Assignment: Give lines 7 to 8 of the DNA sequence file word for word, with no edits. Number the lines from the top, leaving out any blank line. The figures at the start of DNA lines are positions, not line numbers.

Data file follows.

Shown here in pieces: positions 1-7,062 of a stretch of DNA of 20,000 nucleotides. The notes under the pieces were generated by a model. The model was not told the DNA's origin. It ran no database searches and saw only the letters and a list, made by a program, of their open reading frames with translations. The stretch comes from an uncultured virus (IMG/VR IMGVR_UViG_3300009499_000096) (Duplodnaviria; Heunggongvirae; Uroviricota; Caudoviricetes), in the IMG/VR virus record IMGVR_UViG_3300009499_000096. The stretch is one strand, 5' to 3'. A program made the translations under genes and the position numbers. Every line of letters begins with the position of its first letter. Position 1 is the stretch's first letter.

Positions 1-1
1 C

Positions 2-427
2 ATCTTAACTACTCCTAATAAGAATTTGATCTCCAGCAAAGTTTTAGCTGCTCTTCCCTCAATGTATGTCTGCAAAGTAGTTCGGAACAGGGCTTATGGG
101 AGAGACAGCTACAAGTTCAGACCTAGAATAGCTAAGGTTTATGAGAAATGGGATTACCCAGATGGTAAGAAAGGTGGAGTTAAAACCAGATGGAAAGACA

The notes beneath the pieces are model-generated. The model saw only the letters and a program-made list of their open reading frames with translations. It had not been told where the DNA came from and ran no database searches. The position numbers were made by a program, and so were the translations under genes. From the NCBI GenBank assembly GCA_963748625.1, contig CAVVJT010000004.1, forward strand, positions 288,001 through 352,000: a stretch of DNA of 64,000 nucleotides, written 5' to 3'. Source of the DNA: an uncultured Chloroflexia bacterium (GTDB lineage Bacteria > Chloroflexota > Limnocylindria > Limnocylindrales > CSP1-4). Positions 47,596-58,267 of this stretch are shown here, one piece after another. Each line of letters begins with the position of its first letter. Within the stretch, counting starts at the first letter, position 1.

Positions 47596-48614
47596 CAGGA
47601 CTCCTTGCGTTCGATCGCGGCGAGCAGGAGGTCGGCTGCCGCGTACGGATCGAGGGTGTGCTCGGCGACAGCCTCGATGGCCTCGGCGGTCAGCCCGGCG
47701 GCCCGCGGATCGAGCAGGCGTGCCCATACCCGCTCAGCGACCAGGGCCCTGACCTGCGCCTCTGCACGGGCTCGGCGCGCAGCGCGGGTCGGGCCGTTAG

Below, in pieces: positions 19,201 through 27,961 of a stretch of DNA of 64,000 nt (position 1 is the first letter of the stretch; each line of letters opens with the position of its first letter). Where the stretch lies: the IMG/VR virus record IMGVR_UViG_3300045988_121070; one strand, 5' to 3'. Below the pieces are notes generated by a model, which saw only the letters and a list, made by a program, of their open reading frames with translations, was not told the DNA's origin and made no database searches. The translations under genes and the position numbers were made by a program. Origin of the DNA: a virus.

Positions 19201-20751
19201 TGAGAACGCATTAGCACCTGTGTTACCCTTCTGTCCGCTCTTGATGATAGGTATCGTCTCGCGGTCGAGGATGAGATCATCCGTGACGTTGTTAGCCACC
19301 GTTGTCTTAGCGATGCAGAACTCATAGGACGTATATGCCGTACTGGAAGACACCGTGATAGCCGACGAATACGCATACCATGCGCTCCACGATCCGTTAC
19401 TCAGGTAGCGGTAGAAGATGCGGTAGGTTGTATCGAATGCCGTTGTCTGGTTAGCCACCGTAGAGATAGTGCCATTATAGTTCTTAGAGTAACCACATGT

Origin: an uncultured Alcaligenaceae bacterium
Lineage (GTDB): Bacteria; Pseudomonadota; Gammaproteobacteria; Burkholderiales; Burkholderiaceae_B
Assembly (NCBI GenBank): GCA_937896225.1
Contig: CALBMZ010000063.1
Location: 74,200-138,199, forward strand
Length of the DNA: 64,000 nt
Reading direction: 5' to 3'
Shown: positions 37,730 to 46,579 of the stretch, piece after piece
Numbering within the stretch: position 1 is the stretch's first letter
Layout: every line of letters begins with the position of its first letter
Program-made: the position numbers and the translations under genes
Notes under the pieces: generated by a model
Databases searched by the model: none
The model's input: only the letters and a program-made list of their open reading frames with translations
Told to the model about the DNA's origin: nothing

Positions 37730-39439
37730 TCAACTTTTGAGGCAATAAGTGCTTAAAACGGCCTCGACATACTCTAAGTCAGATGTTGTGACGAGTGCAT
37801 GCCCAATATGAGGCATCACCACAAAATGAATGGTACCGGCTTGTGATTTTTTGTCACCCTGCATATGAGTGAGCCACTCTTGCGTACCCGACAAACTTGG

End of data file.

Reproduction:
The notes beneath the pieces are model-generated. The model saw only the letters and a program-made list of their open reading frames with translations. It had not been told where the DNA came from and ran no database searches. The position numbers were made by a program, and so were the translations under genes. From the NCBI GenBank assembly GCA_963748625.1, contig CAVVJT010000004.1, forward strand, positions 288,001 through 352,000: a stretch of DNA of 64,000 nucleotides, written 5' to 3'. Source of the DNA: an uncultured Chloroflexia bacterium (GTDB lineage Bacteria > Chloroflexota > Limnocylindria > Limnocylindrales > CSP1-4). Positions 47,596-58,267 of this stretch are shown here, one piece after another. Each line of letters begins with the position of its first letter. Within the stretch, counting starts at the first letter, position 1.

Positions 47596-48614